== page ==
A new academic year kicks off tomorrow for most schools in Northeast Ohio.
You’re probably scrambling to get everyone ready. But while you’re out buying clothes, backpacks and school supplies, be sure to add “mobile apps” to your supply list.
Don’t worry. Most of these apps are free, safe and easy-to-use.
Here’s a list of some of useful apps for making it through another school year:
For some schools in our area, Drund is a must-have app for staying in touch with teachers, parents and students, and for getting important notices about events and other information from your school.
Although not specifically designed for school districts, Drund has found a niche in the education market. School leaders can create community broadcasts; teachers can send private messages to parents; and boosters can manage fundraisers and events.
The reason why Drund works for education as a social media platform is in its simplicity and privacy. They won’t sell your data, but schools have to be willing to pay for their members (e.g., parents, students) to use the site.
Think of it this way: Drund is not Facebook or Twitter. It’s more of a private, controlled version of the bigger social media apps.
Keeping tabs on your kids’ assignments is usually not a big deal, thanks to those elementary school, parent-teacher “communication” folders. But if your kids are like mine, those folders don’t always make it home (and sometimes disappear forever).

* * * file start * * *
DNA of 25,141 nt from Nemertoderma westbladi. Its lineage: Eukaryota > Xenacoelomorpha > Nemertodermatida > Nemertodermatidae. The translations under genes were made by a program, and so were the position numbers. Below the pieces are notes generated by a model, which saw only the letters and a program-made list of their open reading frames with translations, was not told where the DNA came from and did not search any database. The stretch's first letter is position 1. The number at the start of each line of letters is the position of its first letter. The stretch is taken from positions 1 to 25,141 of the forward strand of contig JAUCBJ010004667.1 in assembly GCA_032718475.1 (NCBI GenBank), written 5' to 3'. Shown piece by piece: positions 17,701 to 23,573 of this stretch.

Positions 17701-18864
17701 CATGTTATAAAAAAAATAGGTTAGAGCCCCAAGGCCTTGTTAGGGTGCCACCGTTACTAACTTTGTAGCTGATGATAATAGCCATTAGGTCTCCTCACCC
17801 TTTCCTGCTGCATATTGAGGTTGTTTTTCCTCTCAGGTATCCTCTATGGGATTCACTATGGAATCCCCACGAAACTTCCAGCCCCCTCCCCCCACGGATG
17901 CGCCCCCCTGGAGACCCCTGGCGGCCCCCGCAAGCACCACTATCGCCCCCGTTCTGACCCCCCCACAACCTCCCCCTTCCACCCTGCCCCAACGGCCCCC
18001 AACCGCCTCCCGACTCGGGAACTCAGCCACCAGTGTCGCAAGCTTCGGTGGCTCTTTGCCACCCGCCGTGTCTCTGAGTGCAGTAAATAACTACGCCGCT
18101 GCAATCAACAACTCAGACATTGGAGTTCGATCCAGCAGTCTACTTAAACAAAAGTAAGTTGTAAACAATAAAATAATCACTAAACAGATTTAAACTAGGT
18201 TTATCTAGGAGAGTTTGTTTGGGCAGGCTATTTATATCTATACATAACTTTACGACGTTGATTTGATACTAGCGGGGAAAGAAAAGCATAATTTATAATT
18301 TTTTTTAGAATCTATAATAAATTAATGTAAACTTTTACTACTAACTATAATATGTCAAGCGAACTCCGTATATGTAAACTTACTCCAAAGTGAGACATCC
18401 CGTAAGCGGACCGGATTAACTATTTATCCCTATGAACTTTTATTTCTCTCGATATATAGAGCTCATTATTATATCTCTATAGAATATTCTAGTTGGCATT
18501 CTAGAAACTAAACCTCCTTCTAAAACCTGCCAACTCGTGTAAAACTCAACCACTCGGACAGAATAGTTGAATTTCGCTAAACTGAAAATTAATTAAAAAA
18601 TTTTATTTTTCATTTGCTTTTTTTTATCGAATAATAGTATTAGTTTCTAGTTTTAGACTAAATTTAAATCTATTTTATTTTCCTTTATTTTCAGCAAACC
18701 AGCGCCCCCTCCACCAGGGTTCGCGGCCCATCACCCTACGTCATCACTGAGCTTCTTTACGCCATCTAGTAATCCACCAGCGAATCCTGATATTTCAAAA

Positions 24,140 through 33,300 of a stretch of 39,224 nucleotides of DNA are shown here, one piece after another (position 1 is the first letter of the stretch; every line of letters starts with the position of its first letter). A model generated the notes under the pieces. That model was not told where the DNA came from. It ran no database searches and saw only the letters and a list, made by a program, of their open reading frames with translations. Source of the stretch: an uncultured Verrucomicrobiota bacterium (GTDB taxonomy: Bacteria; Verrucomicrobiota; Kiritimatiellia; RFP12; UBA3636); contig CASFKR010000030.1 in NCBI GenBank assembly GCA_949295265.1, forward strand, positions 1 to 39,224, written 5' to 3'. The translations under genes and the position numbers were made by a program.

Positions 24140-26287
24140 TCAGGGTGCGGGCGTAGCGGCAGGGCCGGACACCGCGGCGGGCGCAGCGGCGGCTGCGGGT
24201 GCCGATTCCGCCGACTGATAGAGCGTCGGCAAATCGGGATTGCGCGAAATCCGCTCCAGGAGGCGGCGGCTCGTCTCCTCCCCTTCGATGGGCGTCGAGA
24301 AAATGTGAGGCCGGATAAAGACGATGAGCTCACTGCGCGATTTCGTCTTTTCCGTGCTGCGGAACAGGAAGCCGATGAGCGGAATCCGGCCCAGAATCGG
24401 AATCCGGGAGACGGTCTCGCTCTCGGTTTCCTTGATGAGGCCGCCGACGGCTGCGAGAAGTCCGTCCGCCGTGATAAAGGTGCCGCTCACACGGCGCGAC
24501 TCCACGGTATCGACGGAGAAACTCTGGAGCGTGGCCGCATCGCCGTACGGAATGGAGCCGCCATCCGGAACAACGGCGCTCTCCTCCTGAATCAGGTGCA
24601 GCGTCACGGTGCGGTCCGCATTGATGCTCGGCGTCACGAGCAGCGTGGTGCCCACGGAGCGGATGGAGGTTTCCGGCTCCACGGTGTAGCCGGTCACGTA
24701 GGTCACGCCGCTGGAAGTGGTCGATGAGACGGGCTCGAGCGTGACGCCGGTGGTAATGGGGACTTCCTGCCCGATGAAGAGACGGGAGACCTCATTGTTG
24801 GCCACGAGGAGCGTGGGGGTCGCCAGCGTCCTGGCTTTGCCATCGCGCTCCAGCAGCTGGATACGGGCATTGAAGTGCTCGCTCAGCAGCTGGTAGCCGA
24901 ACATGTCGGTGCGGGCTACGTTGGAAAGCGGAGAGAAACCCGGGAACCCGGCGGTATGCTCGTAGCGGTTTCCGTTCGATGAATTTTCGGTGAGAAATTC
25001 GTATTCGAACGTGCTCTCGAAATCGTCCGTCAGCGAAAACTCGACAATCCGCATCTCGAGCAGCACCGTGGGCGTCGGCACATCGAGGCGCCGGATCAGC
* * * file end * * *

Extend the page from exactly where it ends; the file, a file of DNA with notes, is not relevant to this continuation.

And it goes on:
Some teachers are ditching these folders for Remind. The app connects parents and students with teachers to get daily updates on homework, tests and other classroom-related information.
Remind also opens up additional communication channels. Teachers are able to initiate safe, two-way conversations with individual students or parents.
Formerly Remind 101, the app is free and easy to use, and available on Android and Apple devices.
This app is for the procrastinating student in your family, or for the alpha students often selected as leaders on the dreaded “group” assignment. Although not created exclusively for the education industry, Taskworld is a useful app for managing assignments and collaborating on group projects.
Taskworld offers a free version that includes most of the same features you’ll find with the paid app. Students can add new members to a group project, create task lists and gauge the amount of time it takes to complete an assignment.
Project members can add files using Google Drive, DropBox and other file management systems. The dashboard feature provides a quick snapshot of projects for up-to-the-second progress reports.
There are far too many good education-management and productivity apps to list here. Check with friends and other parents to find useful apps, and to figure out how to use the ones your kids and teachers already are using.
Dr. Adam C. Earnheardt is associate professor and chair of the department of communication at Youngstown State University in Youngstown, OH, USA. He researches and writes about social media and technology, sports and fans.